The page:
SVRG and its variants are among the state of art optimization algorithms for large scale machine learning problems. It is well known that SVRG converges linearly when the objective function is strongly convex. However this setup can be restrictive, and does not include several important formulations such as Lasso, group Lasso, logistic regression, and some non-convex models including corrected Lasso and SCAD. In this paper, we prove that, for a class of statistical M-estimators covering examples mentioned above, SVRG solves the formulation with {\em a linear convergence rate} without strong convexity or even convexity. Our analysis makes use of {\em restricted strong convexity}, under which we show that SVRG converges linearly to the fundamental statistical precision of the model, i.e., the difference between true unknown parameter $\theta^*$ and the optimal solution $\hat{\theta}$ of the model.

SAGA is a fast incremental gradient method on the finite sum problem and its effectiveness has been tested on a vast of applications. In this paper, we analyze SAGA on a class of non-strongly convex and non-convex statistical problem such as Lasso, group Lasso, Logistic regression with $\ell_1$ regularization, linear regression with SCAD regularization and Correct Lasso. We prove that SAGA enjoys the linear convergence rate up to the statistical estimation accuracy, under the assumption of restricted strong convexity (RSC). It significantly extends the applicability of SAGA in convex and non-convex optimization.

Negahban, Sahand, Yu, Bin, Wainwright, Martin J., Ravikumar, Pradeep K.

High-dimensional statistical inference deals with models in which the the number ofparameters p is comparable to or larger than the sample size n. Since it is usually impossible to obtain consistent procedures unless p/n 0, a line of recent work has studied models with various types of structure (e.g., sparse vectors; block-structuredmatrices; low-rank matrices; Markov assumptions). In such settings, a general approach to estimation is to solve a regularized convex program (known as a regularized M-estimator) which combines a loss function (measuring how well the model fits the data) with some regularization function that encourages theassumed structure. The goal of this paper is to provide a unified framework forestablishing consistency and convergence rates for such regularized M-estimators under high-dimensional scaling. We state one main theorem and show how it can be used to re-derive several existing results, and also to obtain several new results on consistency and convergence rates. Our analysis also identifies two key properties of loss and regularization functions, referred to as restricted strong convexity and decomposability, that ensure the corresponding regularized M-estimators have fast convergence rates.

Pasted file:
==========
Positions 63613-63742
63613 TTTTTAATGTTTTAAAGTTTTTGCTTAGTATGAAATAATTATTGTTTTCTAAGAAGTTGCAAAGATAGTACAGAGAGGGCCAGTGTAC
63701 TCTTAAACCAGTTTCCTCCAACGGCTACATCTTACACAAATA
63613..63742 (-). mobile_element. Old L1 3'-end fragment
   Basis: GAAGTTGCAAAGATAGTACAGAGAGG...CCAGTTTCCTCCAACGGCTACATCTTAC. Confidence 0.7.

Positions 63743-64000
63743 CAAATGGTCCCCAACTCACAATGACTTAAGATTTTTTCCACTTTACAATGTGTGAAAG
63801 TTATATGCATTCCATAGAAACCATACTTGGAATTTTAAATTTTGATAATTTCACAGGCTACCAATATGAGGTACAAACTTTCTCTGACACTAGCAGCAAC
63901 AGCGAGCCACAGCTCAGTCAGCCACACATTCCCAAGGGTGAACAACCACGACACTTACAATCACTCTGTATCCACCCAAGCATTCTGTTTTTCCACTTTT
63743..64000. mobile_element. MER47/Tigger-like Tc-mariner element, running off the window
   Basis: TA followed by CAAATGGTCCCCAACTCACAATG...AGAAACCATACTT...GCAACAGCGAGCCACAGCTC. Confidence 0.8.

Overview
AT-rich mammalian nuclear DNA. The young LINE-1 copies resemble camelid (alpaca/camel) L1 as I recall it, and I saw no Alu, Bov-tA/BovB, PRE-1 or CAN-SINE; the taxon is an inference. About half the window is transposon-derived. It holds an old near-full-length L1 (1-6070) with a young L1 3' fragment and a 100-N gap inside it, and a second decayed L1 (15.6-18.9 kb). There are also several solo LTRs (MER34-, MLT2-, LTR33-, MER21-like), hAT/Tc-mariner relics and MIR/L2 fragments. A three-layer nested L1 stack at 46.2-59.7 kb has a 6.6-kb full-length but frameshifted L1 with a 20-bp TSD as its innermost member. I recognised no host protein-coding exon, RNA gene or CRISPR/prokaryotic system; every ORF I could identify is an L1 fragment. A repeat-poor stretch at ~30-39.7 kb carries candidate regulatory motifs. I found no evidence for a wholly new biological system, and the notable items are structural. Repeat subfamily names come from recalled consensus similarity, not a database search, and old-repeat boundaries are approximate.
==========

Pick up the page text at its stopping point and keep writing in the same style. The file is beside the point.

Tang, Junqi, Golbabaee, Mohammad, Bach, Francis, davies, Mike E.

We propose a structure-adaptive variant of a state-of-the-art stochastic variancereduced gradient algorithm Katyusha for regularized empirical risk minimization. The proposed method is able to exploit the intrinsic low-dimensional structure of the solution, such as sparsity or low rank which is enforced by a non-smooth regularization, to achieve even faster convergence rate. This provable algorithmic improvement is done by restarting the Katyusha algorithm according to restricted strong-convexity (RSC) constants. We also propose an adaptive-restart variant which is able to estimate the RSC on the fly and adjust the restart period automatically. We demonstrate the effectiveness of our approach via numerical experiments.

Agarwal, Alekh, Negahban, Sahand, Wainwright, Martin J.

Many statistical $M$-estimators are based on convex optimization problems formed by the weighted sum of a loss function with a norm-based regularizer. We analyze the convergence rates of first-order gradient methods for solving such problems within a high-dimensional framework that allows the data dimension $d$ to grow with (and possibly exceed) the sample size $n$. This high-dimensional structure precludes the usual global assumptions---namely, strong convexity and smoothness conditions---that underlie classical optimization analysis. We define appropriately restricted versions of these conditions, and show that they are satisfied with high probability for various statistical models. Under these conditions, our theory guarantees that Nesterov's first-order method~\cite{Nesterov07} has a globally geometric rate of convergence up to the statistical precision of the model, meaning the typical Euclidean distance between the true unknown parameter $\theta^*$ and the optimal solution $\widehat{\theta}$. This globally linear rate is substantially faster than previous analyses of global convergence for specific methods that yielded only sublinear rates. Our analysis applies to a wide range of $M$-estimators and statistical models, including sparse linear regression using Lasso ($\ell_1$-regularized regression), group Lasso, block sparsity, and low-rank matrix recovery using nuclear norm regularization. Overall, this result reveals an interesting connection between statistical precision and computational efficiency in high-dimensional estimation.